I recently saw an advertisement on television for an Alabama attorney. He stressed that he is local to his community and pointed out that some firms advertising in his area are from out-of-town. He promised that if you call his firm, he will personally return your call. This sentiment is similar to the Newser conclusion that even firms which leverage technology will need human lawyers to "offer real understanding and human insight." A similar perspective is offered by Thomas Friedman in his 2005 "The World is Flat." Mr. Friedman contends that in the age of globalization, there is value in being the doctor who touches patients or the architect that meets with clients. I recommend reading it. It is not an easy read, but a worthwhile read.

The message in all of this seems similar. Professionals will continue to see technology playing a role in what we do. There will be value in being the person that brings "real understanding" to the situations and problems of others. There may be less opportunity for paralegals and associate attorneys in the reasonably near future as these technologies affect the profession. Concurrently, American law schools are producing an epic volume of new lawyers annually.

Will all of those new lawyers turn to the public interest? Will we hear less of the need for legal service for the poor as more and more pour into the breach of under-served markets?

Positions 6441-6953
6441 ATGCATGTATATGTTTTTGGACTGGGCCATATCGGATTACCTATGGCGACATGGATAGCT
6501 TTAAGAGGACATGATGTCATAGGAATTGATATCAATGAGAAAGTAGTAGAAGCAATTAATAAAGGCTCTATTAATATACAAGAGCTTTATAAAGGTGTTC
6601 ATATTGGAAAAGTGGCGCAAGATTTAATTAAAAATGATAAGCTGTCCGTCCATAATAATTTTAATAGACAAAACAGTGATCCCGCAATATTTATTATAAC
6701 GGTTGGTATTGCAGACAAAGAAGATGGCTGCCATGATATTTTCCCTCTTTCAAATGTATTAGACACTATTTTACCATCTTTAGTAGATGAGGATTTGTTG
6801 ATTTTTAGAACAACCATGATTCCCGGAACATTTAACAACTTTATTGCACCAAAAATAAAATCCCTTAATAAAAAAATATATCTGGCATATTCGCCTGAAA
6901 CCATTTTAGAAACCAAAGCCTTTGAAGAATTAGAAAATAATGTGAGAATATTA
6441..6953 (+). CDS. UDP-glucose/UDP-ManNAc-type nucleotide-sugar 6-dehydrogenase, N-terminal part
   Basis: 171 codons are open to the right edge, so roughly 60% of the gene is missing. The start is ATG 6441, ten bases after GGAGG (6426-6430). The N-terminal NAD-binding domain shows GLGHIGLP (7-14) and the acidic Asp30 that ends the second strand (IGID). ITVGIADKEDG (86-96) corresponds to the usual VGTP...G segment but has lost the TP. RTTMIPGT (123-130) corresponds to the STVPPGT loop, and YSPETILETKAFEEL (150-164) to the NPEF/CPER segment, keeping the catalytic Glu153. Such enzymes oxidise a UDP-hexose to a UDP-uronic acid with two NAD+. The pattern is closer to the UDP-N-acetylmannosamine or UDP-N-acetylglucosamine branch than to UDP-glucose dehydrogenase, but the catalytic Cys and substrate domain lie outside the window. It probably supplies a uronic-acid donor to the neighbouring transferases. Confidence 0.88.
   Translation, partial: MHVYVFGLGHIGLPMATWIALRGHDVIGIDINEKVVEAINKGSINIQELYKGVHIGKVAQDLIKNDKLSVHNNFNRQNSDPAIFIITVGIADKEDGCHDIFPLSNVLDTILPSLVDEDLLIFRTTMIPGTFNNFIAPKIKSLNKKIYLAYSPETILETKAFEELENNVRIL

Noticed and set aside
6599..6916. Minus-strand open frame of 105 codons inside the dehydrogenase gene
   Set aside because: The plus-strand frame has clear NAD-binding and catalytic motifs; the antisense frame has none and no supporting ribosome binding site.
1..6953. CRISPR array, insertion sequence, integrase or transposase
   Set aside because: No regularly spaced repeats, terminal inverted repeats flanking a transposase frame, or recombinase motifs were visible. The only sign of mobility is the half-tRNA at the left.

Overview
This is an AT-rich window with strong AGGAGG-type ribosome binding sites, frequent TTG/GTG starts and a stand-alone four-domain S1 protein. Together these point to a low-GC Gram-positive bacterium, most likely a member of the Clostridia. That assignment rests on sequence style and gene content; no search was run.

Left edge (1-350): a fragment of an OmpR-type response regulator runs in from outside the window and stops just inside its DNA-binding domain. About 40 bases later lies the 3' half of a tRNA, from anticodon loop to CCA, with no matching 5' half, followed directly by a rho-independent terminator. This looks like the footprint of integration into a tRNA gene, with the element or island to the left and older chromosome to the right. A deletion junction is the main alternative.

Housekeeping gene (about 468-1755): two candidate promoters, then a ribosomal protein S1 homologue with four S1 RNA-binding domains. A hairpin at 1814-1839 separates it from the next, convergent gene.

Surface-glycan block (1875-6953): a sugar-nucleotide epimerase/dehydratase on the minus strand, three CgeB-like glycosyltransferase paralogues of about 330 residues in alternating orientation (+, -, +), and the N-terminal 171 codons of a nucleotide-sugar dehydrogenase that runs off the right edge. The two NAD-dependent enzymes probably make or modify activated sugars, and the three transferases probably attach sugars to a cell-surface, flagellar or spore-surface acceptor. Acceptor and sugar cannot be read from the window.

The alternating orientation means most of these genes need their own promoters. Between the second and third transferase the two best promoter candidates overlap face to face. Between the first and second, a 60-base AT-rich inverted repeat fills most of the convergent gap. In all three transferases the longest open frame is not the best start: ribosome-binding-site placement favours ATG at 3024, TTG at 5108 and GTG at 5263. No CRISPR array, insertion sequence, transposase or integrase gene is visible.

Are you concerned with your "position changing or becoming obsolete?" or about "technological change" or "economic uncertainty?" Do you feel like the skills you "have now will be what's needed in 3 years?" It sounds like these may be valid questions for everyone. Automation changed the face of manufacturing, will it change the professional practice as well? Will occupations or professions be "hollowed-out."

If they can program a computer to do what attorneys have done, can they likewise decrease the demand for doctors, chiropractors, physical therapists, pharmacists, claims adjusters, economists, vocational experts, actuaries, others? Should we be exclaiming "oh, brave new world?"

Frankly, it is a somewhat uncomfortable proposition, confronting obsolescence. I am asking myself if I am prepared for the changes that are coming. I am frankly not confident about my answers. So, the real question, I guess, is not whether there will be change or how I feel about change, but is what am I going to do to survive and thrive through the change?

I welcome your suggestions.